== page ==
We waited until after lunch to rummage all of the tubes back into the trunk of a car and return them to their proper home. We could be bitter, but two really good things came out of today. The obvious first, we protected the very vials that may one day be the pivotal samples that secure FDA approval.

Second, according to my pedometer I hit 10,000 steps before lunch. That means I don't have to walk tonight, which makes the whole fire drill worth the effort.

Saturday, September 15, 2007

visit to Germany (minus the jetlag)

By Germay we mean "Old Germany Restaurant". We decided to be spontaneous yesterday and ended up in Choctaw, immersed in all things German. We decided we didn't want to brave the crowds for Oktoberfest, so we made the trip in honor of an early celebration.

We entered the restaurant and immediately knew that this would be a fun experience. Perky German music was playing (some song about a girl named Heidi), and we were met with a huge collection of steins. The wood tables and chairs, not to mention the decor, sang of old world charm. The wait staff wore Bavarian dresses, complete with the lace-up bodice. If we hadn't seen OU/OSU posters in the back of the kitchen, we might have thought that we were no longer in Uglyhoma.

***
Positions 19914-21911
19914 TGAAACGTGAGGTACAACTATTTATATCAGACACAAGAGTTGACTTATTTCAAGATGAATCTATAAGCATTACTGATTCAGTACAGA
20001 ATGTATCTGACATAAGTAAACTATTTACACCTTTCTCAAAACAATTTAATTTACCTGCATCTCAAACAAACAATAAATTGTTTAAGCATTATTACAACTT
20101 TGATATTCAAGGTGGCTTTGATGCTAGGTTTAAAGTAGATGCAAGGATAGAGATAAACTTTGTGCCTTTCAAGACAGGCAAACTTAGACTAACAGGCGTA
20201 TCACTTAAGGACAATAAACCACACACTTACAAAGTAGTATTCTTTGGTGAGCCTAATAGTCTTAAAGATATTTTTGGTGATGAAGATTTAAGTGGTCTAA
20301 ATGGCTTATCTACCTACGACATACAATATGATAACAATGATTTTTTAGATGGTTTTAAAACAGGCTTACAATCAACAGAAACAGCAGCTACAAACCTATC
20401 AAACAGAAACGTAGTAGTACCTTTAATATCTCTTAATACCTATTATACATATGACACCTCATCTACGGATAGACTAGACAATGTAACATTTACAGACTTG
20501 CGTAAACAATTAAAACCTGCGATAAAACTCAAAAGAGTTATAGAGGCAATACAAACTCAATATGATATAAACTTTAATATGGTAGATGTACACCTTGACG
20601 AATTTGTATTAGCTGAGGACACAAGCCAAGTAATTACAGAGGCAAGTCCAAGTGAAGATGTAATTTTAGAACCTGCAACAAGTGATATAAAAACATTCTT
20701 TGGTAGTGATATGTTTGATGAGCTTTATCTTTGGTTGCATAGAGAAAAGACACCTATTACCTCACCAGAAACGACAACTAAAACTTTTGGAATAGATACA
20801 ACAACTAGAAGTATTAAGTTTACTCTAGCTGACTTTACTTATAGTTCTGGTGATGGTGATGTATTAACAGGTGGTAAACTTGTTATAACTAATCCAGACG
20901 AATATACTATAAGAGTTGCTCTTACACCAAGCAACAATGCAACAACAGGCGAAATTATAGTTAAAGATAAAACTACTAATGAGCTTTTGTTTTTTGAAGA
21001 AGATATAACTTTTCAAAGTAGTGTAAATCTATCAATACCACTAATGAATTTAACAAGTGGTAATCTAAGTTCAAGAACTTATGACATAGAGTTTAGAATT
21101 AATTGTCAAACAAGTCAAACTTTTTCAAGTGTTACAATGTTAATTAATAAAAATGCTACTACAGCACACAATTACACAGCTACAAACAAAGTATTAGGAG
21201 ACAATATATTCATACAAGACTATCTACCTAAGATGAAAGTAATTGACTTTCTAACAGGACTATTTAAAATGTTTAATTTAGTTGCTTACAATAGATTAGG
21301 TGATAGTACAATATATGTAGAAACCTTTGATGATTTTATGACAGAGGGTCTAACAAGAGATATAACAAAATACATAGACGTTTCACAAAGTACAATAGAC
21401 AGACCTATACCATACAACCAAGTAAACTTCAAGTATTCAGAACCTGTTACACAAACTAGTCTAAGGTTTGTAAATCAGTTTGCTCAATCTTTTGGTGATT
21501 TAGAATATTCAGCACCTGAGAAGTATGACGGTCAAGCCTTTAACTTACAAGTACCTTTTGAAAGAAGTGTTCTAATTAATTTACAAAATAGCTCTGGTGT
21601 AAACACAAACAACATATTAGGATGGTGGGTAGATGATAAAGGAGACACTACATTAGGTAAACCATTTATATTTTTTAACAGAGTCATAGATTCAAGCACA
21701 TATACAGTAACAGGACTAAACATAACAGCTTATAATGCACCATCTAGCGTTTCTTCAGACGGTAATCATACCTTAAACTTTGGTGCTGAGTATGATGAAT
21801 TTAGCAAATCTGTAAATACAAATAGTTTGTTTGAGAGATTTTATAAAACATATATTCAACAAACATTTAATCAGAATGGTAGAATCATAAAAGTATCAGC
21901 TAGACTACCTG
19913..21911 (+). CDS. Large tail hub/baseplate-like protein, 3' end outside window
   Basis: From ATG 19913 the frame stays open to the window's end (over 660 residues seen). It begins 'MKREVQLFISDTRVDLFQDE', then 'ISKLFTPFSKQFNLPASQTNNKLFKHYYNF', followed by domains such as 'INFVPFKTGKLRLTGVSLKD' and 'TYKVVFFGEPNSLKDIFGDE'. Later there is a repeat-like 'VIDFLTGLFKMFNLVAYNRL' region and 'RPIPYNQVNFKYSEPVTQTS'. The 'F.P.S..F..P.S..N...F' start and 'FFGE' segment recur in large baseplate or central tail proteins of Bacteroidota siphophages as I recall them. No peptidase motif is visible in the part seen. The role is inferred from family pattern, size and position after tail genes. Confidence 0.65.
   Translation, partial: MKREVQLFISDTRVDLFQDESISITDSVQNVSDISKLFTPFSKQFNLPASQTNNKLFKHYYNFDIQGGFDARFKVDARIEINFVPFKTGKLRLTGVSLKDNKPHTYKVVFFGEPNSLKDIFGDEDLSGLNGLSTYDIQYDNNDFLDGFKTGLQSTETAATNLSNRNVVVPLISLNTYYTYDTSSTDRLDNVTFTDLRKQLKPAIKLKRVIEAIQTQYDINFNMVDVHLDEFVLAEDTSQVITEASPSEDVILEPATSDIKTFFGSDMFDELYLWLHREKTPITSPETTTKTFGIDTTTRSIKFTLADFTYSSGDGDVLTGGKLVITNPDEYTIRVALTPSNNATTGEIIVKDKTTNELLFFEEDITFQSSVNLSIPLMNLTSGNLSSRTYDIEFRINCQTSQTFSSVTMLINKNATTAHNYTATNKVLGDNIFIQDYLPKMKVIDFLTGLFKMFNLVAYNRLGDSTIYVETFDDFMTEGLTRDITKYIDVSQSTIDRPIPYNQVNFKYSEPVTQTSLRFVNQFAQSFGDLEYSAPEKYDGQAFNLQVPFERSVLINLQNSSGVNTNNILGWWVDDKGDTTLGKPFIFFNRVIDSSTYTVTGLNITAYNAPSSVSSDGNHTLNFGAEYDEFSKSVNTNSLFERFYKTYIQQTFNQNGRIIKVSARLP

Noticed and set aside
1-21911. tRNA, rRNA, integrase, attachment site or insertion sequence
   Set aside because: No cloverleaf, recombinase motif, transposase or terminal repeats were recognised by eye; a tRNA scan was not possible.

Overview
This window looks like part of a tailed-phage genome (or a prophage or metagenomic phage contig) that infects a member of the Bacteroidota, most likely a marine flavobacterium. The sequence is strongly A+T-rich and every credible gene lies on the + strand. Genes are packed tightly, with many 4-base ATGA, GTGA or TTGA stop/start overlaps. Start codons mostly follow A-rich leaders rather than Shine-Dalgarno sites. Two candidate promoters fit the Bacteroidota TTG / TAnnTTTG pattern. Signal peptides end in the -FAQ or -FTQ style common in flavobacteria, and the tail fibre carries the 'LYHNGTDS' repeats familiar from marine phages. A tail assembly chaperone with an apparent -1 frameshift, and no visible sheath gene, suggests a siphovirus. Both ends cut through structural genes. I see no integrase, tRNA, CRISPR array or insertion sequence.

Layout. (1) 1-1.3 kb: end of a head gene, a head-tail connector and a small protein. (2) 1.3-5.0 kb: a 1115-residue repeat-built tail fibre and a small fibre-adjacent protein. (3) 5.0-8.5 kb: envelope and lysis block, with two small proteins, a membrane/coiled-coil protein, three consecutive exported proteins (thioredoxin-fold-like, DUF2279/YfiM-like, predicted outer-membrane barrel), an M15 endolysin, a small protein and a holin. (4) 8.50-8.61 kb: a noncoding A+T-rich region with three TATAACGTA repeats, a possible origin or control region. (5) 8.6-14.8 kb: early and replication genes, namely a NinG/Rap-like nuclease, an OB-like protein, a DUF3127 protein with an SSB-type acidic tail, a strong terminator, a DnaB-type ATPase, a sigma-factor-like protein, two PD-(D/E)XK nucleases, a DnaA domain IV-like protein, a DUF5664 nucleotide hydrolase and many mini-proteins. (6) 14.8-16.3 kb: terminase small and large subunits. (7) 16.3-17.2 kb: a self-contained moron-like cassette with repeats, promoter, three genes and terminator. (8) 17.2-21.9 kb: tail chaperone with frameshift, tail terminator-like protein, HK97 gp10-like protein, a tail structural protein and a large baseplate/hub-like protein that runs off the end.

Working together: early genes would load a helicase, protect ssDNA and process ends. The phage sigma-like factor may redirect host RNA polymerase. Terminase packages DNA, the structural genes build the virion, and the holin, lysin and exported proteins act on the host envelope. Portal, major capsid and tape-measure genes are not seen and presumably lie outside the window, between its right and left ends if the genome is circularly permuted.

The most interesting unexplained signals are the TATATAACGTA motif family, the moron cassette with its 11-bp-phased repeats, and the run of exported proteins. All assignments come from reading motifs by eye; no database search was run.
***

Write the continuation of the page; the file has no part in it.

Neither of us have ever eaten authentic German food prior to last night. I remembered being grossed out by sauerkraut served at elementary school on pale green trays. The Hater had some bad canned sauerkraut memories. So, needless to say, it took us a while studying the menu before we were ready to order. There were lots of choices and fewer things that we could pronounce.

We were impressed with the binder of all the different types of alcohol they had; we've never been to a restaurant with a list that long. Because of the immersion experience, we both decided to have beer with our meal. ('when in Rome' and all...) The Hater had a really dark German beer that we couldn't pronounce. I had a house-brewed amber beer. They brought us huge glasses (0.5 L). The Hater, who isn't a beer drinker, was slowly pulled to the dark side (pun intended).

The Hater ordered schnitzel with cream sauce and potato dumplings. He said the beef was good and cooked well, and the peppercorn sauce grew on him by the time he finished the meal. The potato dumplings were more potato than dumpling, very dry, and a unique culinary experience that he would not choose again.

I ordered a steak with special herbal butter on top. My potato side dish was spatzle, a homemade egg noodle pasta thing. It was okay, but nothing really fancy. If we ever go back I would probably get something else.

We had high hopes for dessert, but quickly learned that the German restaurant orders its desserts from a French restaurant in town. So we had a piece of apple strudel cheesecake, which at least sounded German.